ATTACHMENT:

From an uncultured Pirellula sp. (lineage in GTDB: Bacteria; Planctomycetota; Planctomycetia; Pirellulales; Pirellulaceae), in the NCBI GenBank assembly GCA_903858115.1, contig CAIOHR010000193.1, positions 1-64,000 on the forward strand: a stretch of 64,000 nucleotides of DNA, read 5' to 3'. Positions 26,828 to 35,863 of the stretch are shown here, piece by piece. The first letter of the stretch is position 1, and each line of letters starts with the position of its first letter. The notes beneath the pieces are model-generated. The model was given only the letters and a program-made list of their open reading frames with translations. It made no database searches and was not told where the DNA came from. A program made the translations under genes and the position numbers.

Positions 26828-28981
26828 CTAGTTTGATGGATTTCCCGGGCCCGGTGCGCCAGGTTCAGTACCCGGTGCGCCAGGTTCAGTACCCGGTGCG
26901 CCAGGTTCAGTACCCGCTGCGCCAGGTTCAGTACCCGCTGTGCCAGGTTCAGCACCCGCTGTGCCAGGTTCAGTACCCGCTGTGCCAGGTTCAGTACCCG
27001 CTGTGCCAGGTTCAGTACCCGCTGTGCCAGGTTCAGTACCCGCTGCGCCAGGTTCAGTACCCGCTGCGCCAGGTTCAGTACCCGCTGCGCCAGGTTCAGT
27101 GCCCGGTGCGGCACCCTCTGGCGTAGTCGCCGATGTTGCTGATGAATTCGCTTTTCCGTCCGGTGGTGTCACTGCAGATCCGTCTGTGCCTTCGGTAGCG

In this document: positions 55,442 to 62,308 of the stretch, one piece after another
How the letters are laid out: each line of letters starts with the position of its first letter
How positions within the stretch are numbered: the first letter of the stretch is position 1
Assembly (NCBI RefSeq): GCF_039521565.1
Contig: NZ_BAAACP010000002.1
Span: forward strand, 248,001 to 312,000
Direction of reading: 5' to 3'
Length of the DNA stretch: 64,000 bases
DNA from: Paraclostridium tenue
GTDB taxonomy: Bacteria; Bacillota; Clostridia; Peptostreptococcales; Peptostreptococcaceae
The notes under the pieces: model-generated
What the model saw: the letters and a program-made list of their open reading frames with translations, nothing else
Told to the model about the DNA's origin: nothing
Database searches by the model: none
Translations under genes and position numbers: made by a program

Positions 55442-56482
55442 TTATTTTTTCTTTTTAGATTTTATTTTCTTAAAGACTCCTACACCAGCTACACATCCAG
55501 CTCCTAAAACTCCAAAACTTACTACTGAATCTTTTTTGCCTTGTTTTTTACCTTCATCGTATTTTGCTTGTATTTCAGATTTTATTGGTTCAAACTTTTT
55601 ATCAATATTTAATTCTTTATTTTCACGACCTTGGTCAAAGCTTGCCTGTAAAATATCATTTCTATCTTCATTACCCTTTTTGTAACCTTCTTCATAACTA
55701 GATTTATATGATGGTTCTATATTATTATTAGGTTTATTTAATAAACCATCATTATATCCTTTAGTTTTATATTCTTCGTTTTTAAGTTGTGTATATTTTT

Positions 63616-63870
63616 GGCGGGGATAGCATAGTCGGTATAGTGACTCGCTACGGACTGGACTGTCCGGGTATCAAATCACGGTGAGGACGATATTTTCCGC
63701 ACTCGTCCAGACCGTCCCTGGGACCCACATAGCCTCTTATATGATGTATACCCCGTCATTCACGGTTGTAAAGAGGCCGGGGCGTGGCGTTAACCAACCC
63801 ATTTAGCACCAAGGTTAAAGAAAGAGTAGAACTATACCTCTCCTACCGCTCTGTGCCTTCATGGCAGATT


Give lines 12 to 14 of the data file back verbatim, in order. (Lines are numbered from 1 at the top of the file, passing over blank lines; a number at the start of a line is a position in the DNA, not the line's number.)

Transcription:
Span: forward strand, 248,001 to 312,000
Direction of reading: 5' to 3'
Length of the DNA stretch: 64,000 bases